Global stocks rally, yuan surges as investors bet on China revival

Herbert Lash
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Global stocks rally, yuan surges as investors bet on China revival

Pedestrians wearing face masks walk near an overpass with an electronic board showing stock information in Shanghai

By Herbert Lash

NEW YORK (Reuters) - Global stock markets rallied and China's yuan posted its biggest gain since December on Monday as investors bet the Chinese economy would boost global growth even as surging coronavirus cases delayed business re-openings across the United States.

Data showing unexpected growth in the U.S. services sector last month, almost returning to its pre-pandemic levels, also helped drive Wall Street higher and lift Brent crude futures, the global benchmark for oil.

The Nasdaq set fresh all-time and closing highs, led by Amazon.com Inc <AMZN.O> as its shares crossed $3,000 for the first time. Tesla Inc <TSLA.O> jumped 13.5%, up 228% so far this year.

The yuan led commodity currencies higher against the dollar as investors lapped up risky assets on growing expectations of a strong economic rebound in China, where an index of blue-chip Chinese shares <.CSI300> soared to a five-year high.

A Chinese economic revival bodes well for Australia and Europe, which count Beijing as their biggest trading partner.

The euro <EUR=> advanced 0.55% to $1.1310 and European shares jumped. The broad FTSEurofirst 300 index <.FTEU3> added 1.53% as stocks exposed to China - carmakers <.SXAP>, industrials <.SXNP>, energy firms <.SXEP> and luxury goods makers - rose strongly. Banks <.SX7P> also rallied. [.EU]

The rally in Chinese stocks was the big catalyst, said Stephen Gallo, European head of FX strategy at BMO Financial Group. "The only caveat is that China's economy is not driven purely by free-market forces. But if regulators in China are engineering a stronger equity market, it can still feed through to the rest of the world."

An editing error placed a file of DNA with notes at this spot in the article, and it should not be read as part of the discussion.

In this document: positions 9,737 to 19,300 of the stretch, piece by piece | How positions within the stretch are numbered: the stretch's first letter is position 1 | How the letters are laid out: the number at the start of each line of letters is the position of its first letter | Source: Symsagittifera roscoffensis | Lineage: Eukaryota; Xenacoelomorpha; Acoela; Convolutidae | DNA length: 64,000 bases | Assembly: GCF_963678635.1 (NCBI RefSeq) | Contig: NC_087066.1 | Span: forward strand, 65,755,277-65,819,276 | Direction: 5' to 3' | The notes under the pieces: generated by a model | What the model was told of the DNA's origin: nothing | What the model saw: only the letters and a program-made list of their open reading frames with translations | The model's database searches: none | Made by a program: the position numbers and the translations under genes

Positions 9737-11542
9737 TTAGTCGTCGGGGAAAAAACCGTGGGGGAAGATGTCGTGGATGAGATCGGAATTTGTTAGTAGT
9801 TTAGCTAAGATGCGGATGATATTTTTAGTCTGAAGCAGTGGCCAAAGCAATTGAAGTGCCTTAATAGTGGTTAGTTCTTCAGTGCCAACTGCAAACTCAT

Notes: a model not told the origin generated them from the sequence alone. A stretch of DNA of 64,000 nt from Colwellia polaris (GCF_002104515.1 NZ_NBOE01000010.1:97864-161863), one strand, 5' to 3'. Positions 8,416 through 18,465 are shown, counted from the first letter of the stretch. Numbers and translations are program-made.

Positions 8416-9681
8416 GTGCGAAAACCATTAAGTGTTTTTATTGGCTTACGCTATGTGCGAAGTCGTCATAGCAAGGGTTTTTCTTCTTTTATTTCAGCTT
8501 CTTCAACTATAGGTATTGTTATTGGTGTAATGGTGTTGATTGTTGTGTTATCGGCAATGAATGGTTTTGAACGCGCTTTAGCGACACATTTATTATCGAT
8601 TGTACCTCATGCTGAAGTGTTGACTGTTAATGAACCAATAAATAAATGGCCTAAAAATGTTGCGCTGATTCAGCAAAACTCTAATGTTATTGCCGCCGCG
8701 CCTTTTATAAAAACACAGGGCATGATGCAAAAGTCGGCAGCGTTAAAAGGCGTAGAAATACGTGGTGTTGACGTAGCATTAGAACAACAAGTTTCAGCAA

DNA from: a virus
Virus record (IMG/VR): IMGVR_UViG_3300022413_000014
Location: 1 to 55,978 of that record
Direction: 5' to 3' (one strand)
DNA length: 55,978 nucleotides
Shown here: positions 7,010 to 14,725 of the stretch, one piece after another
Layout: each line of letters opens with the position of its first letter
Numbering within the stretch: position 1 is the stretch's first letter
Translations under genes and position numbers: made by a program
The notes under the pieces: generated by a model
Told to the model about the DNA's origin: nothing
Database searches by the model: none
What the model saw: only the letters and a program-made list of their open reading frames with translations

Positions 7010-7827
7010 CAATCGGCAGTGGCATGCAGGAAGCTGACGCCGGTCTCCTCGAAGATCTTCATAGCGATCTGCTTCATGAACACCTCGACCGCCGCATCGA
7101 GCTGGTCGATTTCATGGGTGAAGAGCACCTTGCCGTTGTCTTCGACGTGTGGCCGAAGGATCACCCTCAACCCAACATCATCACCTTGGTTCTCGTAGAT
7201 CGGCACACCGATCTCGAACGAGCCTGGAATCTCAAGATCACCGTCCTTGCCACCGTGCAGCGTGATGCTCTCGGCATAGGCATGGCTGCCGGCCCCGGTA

China's offshore yuan <CNH=EBS> was on track for its best day against the dollar since Dec. 12, up 0.76 at 7.0150.

Chinese blue chips <.CSI300> jumped 5.7% on top of a 7% gain last week to their highest since June 2015. Even Japan's Nikkei <.N225>, which has lagged due to a soft domestic economy, rose 1.8%.

MSCI's All-Country World Index <.MIWD00000PUS>, a gauge of equity performance in 49 countries, rose 1.8%. Emerging markets jumped 2.59%, their biggest single-day gain in three months.

On Wall Street, the Dow Jones Industrial Average <.DJI> rose 459.67 points, or 1.78%, to 26,287.03. The S&P 500 <.SPX> gained 49.71 points, or 1.59%, at 3,179.72, and the Nasdaq Composite <.IXIC> added 226.02 points, or 2.21%, at 10,433.65.

A slew of upbeat U.S. data, including a record rise in June payrolls last week, has powered the Nasdaq <.IXIC> to fresh all-time highs and lifted stock markets around the world on recovery hopes.

But a resurgence of U.S. coronavirus cases has clouded the future. In the first five days of July, 16 U.S. states reported record increases in new cases of COVID-19, the disease caused by the virus that has infected nearly 3 million Americans and killed more than 130,000, according to a Reuters tally.

U.S. Treasury yields were higher on Monday as investors priced in auctions this week that will increase the supply of the low-risk debt.

The benchmark 10-year <US10YT=RR> yield was up 0.1 basis points to yield 0.6808%. German 10-year yields traded at -0.469%.

Oil rose slightly on the U.S. service sector data, while a spike in coronavirus cases that could curb fuel demand in the United States limited gains.

Brent crude <LCOc1> settled up 30 cents at $43.10 a barrel, while U.S. West Texas Intermediate crude <CLc1> fell 2 cents to settle at $40.63.

Gold edged toward an almost eight-year high hit last week as the spike in coronavirus cases kept safety demand elevated, though the rally in equities and the strong U.S. services sector data limited the metal's advance.

U.S. gold futures <GCcv1> settled up 0.2% at $1,793.50 per ounce.


(Reporting by Herbert Lash; Additional reporting by Ritvik Carvalho, Wayne Cole in Sydney and Scott Murdoch in Hong Kong; Editing by Larry King, Lisa Shumaker, Will Dunham and Richard Chang)

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